TUESDAY, June 16 — In the midst of a national movement geared toward racial justice and police reform, Lansing Mayor Andy Schor rolled out plans today for a more socially equitable future in the capital city. But exactly how that will pan out still depends largely on input from the rest of the community, he said.
“We’re listening. We know that there are issues and we’re formulating action steps,” Schor told City Pulse in a live interview. “This is the time to address these issues. We’re in a state of heightened awareness right now among all citizens. This is a time to listen, and this is only just the start.”
George Floyd’s murder in Minneapolis ignited a national uprising against police brutality and the disproportionate rate at which cops across the country systematically target and kill people of color. Lansing was no exception to the fervor. Protests occur daily. Residents want change.
Schor announced the city’s first concrete response to the recent unrest in the form of a one-page document titled “Racial Justice and Equity Community Action Proposals.” He said he recognizes that it’s still only just an outline, but hopes it’ll give birth to broad reforms in Lansing.
Among the more significant steps detailed in Schor’s latest proposal are plans for the city to hire a diversity officer and to initiate Lansing’s first diversity, equity and inclusion plan — including an “environmental scan,” with help from Teresa Bingman, a local lawyer and municipal consultant.
The idea: Review policies and procedures, spot weaknesses and implement solutions, he said.
The mayor’s appointed Diversity and Inclusion Advisory Council pitched the diversity officer to Schor more than six months ago. After sitting idle for months, the plan will be finalized this year.
Bingman will also help assess and coordinate additional racial bias training for the Mayor’s Office — and eventually all city departments — as part of a sort of racial equity master plan.
And despite demands from the Lansing chapter of Black Lives Matter, local protest organizer Paul Birdsong and dozens of other critics, Schor has no plans to resign from office. Absent a recall, it seems activists and community organizations will have to work with Schor for changes.
“The answer was no. I plan to continue to do my work for the city of Lansing.” Schor said, responding to calls to resign. “We have to figure out what the community wants. There is some systemic work that can be done. I think we’re in a decent place, but there is still work to do.”
Lansing Police Chief Daryl Green doesn’t think George Floyd would have been killed in Lansing.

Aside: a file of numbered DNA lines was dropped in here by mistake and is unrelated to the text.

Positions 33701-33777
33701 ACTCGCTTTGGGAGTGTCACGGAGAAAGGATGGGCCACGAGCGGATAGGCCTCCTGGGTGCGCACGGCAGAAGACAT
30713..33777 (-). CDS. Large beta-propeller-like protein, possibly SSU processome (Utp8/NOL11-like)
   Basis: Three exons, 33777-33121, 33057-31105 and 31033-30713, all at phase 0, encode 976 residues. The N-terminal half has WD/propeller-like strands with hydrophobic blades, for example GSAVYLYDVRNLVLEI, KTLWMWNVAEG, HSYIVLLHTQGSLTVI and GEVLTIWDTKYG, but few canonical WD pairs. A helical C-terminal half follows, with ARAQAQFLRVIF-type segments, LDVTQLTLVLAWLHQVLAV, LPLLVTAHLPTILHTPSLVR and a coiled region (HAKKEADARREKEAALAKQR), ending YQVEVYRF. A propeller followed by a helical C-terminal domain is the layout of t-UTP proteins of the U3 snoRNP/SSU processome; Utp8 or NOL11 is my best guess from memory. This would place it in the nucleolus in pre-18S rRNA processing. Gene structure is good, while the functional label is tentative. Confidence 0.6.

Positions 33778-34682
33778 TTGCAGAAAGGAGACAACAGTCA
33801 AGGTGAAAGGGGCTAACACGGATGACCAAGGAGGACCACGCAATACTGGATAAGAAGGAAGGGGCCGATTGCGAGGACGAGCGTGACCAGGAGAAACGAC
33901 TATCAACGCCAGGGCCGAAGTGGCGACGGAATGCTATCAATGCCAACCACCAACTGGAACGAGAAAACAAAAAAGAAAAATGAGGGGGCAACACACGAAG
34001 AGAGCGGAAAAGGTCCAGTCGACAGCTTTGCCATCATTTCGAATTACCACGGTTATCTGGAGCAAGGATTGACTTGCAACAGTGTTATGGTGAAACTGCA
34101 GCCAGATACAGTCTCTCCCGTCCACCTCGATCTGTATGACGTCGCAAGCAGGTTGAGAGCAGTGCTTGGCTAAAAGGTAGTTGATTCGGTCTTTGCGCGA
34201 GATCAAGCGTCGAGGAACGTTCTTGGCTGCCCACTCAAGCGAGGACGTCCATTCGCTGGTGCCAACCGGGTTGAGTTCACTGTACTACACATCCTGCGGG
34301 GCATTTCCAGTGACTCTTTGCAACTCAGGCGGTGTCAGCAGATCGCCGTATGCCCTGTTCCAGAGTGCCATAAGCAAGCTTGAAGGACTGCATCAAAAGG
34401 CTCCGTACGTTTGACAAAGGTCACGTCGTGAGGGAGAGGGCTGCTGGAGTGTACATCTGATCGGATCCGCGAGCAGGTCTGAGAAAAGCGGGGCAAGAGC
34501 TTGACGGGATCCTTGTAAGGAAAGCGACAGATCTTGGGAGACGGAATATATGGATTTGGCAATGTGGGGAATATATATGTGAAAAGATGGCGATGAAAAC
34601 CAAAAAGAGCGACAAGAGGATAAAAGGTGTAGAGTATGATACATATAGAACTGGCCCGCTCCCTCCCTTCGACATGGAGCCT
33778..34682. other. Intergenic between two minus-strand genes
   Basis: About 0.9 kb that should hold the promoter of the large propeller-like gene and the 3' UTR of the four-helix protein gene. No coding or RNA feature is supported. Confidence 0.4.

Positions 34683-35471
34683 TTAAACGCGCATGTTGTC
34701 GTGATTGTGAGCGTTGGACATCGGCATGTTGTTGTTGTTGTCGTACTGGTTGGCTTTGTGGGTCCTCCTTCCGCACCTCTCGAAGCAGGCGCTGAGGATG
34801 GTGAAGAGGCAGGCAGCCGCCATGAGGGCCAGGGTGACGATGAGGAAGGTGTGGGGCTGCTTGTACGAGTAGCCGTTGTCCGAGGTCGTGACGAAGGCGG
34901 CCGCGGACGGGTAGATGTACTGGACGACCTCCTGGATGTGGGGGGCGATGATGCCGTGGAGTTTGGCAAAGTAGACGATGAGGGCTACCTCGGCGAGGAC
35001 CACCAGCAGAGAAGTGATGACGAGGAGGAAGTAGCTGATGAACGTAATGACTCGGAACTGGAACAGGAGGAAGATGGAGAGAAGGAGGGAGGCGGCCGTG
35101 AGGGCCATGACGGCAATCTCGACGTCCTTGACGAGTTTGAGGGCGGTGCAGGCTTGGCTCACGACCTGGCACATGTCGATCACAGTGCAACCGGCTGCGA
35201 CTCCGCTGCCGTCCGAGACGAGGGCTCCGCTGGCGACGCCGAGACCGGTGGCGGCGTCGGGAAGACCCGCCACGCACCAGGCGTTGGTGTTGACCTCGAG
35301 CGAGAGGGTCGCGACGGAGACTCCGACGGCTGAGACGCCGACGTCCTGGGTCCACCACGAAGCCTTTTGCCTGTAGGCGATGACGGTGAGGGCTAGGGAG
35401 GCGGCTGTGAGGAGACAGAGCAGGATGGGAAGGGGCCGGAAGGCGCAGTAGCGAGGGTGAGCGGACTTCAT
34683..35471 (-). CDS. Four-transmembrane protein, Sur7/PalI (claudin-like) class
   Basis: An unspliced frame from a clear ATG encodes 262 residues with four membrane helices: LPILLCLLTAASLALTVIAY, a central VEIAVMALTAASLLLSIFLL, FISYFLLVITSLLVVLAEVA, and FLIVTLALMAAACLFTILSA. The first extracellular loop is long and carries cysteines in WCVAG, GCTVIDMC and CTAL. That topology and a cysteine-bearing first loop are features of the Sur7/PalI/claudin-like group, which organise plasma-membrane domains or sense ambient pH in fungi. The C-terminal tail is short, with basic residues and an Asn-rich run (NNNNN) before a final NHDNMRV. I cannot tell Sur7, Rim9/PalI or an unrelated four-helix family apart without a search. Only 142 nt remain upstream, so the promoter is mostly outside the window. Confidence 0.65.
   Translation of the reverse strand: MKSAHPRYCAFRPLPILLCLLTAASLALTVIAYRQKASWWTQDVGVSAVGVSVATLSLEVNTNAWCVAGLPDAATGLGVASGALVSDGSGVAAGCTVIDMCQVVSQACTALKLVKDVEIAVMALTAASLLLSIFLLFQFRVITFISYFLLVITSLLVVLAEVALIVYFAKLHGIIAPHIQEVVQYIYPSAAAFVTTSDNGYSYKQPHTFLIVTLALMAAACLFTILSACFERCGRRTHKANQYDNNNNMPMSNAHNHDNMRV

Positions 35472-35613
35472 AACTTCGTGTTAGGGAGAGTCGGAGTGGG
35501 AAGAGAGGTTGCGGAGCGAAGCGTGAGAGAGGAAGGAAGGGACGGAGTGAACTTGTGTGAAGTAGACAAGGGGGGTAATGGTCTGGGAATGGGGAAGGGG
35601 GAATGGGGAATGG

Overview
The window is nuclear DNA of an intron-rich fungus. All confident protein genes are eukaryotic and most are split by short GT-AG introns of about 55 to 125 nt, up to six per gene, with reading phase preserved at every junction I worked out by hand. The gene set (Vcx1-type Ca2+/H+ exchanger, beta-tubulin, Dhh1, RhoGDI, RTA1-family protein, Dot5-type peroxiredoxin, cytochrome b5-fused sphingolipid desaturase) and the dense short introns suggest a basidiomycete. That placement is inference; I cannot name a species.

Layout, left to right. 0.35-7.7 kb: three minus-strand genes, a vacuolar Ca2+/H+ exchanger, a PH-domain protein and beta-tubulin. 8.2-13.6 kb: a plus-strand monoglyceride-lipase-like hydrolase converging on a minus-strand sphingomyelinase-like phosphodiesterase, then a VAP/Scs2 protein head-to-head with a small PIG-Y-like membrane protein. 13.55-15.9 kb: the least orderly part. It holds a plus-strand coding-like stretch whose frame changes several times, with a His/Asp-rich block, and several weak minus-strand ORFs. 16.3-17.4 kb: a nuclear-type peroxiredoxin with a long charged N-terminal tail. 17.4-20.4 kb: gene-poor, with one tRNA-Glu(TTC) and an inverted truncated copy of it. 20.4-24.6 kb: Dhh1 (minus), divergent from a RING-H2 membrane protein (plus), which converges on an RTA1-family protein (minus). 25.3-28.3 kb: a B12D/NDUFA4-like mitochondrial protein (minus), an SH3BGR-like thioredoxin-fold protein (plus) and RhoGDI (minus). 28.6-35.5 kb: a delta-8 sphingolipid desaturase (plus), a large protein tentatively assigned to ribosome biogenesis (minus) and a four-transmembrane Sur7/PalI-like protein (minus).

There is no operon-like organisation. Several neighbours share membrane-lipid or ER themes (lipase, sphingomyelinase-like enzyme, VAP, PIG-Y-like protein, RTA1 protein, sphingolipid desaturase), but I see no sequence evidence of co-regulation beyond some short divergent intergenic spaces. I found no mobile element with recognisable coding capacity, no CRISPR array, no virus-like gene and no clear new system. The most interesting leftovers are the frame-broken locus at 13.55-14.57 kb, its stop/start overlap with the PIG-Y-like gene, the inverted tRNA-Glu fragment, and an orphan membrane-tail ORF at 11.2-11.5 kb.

“When that situation happened in Minneapolis, we kind of went into defense mode. It wasn’t our department. The first thought was this couldn’t happen here in Lansing,” Green said. “I still don’t believe it could happen here. I believe our officers would’ve stood up and intervened to stop it.”
Schor pledged this week to reaffirm existing police policies geared toward deescalating violence, exhausting non-lethal alternatives and reviewing all instances of police force.
President Barack Obama’s mayoral pledge calls for reviewing use of force policies, engaging the community for a diverse range of input, publicly reporting that feedback and enacting meaningful change — all efforts that Green and Schor recognize have already been in place.
“Some of it is in practice. Some of it is in policy,” Schor said. “We’re now putting it all into policy.”
Another mayoral pledge agrees to eight specific police reforms from 8cantwait.org that include banning chokeholds and strangleholds, de-escalation training for officers and a mandate that officers exhaust non-lethal alternatives — and verbally warn — before using any lethal force.
It also calls for a comprehensive review and enhanced reporting on all instances of police force.
Green, however, said Lansing has largely had those protocols in place for years, in addition to a host of meaningful, hands-on training for racial equity and eliminating racial biases in policing. Cops in Lansing are also already hired, in part, based on their ability to empathize, Green said.
“I think we’re already a lot more progressive than a lot of agencies,” Green added. “But this is still an opportunity for us at the Lansing Police Department to get our systems and policies and training and people together to produce a better product in how we serve this community.”
But how do you repair a local system that, perhaps in large part, doesn’t need too much fixing? And what role does the Lansing Police Department play in a national overhaul of public safety?
“That’s a good question,” Schor said. “There’s always more work that can be done.”
Over 17 years of reporting racial demographics from traffic stops, the Lansing Police Department has never recognized a problem with racial profiling — even while statistics have often shown a higher proportion of minority drivers stopped and searched nearly every year.